Prune belly syndrome: Clinicopathologic study of 29 cases

J. Carlos Manivel, Guido Pettinato, Yuri Reinberg, Ricardo Gonzalez, Barbara Burke, Louis P. Dehner

Research output: Contribution to journalArticlepeer-review

44 Scopus citations

Abstract

The clinical course and the pathologic features of 29 patients with the prune belly syndrome (PBS) are reviewed. There were 26 males and 3 females. In addition to the classical triad of deficient abdominal musculature, urinary tract abnormalities, and cryptorchidism, a broader spectrum of other defects was found including musculoskeletal (58% and gastrointestinal (31% abnormalities. Genital anomalies were present in all three female patients. Many of these defects may be inapparent at birth, but art the cause of morbidity and mortality later in life. Severe urinary tract maldevelopment and pulmonary hypoplasia as part of the oligohydramnios syndrome was the most common cause of perinatal deaths. In these patients, major portions of the renal parenchyma were dysplastic, but in survivors, renal dysplasia, when present, was minor by comparison, and affected less than 1/3 of the parenchyma. Although several questions remain unanswered, we believe that the PBS results from the effect of one or more teratogenic agents on the somatic mesoderm, producing inappropriate mesenchymal development and inadequate mesenchymal-epithelial interactions that lead to abnormal development and dilatation of some of its derivatives (abdominal muscles, meter, bladder, prostate, urethra, and gubernaculum). Although abnormalities in derivatives of the intermediate mesoderm (kidney) may also be produced by the injurious agent(s), they are more likely a result of urinary obstruction. Abnormalities in other organs and systems are the consequence of oligohydramnios..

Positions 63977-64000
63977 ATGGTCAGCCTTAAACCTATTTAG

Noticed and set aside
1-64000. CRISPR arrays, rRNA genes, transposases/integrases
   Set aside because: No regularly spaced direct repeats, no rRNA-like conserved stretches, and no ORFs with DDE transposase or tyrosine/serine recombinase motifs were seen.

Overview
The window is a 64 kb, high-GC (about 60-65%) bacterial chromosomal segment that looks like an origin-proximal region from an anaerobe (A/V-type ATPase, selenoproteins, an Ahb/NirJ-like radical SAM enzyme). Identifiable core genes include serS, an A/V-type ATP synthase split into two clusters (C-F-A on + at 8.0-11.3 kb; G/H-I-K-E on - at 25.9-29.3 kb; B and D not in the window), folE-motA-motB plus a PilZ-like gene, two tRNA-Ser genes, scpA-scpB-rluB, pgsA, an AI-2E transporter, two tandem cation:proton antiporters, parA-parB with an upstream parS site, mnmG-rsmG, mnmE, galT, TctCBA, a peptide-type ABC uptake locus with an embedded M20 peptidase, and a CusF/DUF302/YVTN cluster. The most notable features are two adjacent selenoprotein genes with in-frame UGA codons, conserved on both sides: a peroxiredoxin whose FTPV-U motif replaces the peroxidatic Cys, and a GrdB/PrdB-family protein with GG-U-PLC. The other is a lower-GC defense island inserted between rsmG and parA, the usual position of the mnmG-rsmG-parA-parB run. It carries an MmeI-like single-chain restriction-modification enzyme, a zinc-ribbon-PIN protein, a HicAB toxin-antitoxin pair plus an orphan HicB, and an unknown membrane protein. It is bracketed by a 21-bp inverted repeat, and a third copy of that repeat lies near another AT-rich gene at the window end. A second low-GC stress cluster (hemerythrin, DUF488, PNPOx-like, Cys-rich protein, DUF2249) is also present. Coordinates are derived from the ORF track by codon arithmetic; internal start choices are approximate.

Original languageEnglish
Pages (from-to)691-711
Number of pages21
JournalFetal and Pediatric Pathology
Volume9
Issue number6
DOIs
StatePublished - Jan 1 1989

Keywords

  • Prune belly syndrome

Fingerprint Dive into the research topics of 'Prune belly syndrome: Clinicopathologic study of 29 cases'. Together they form a unique fingerprint.

Cite this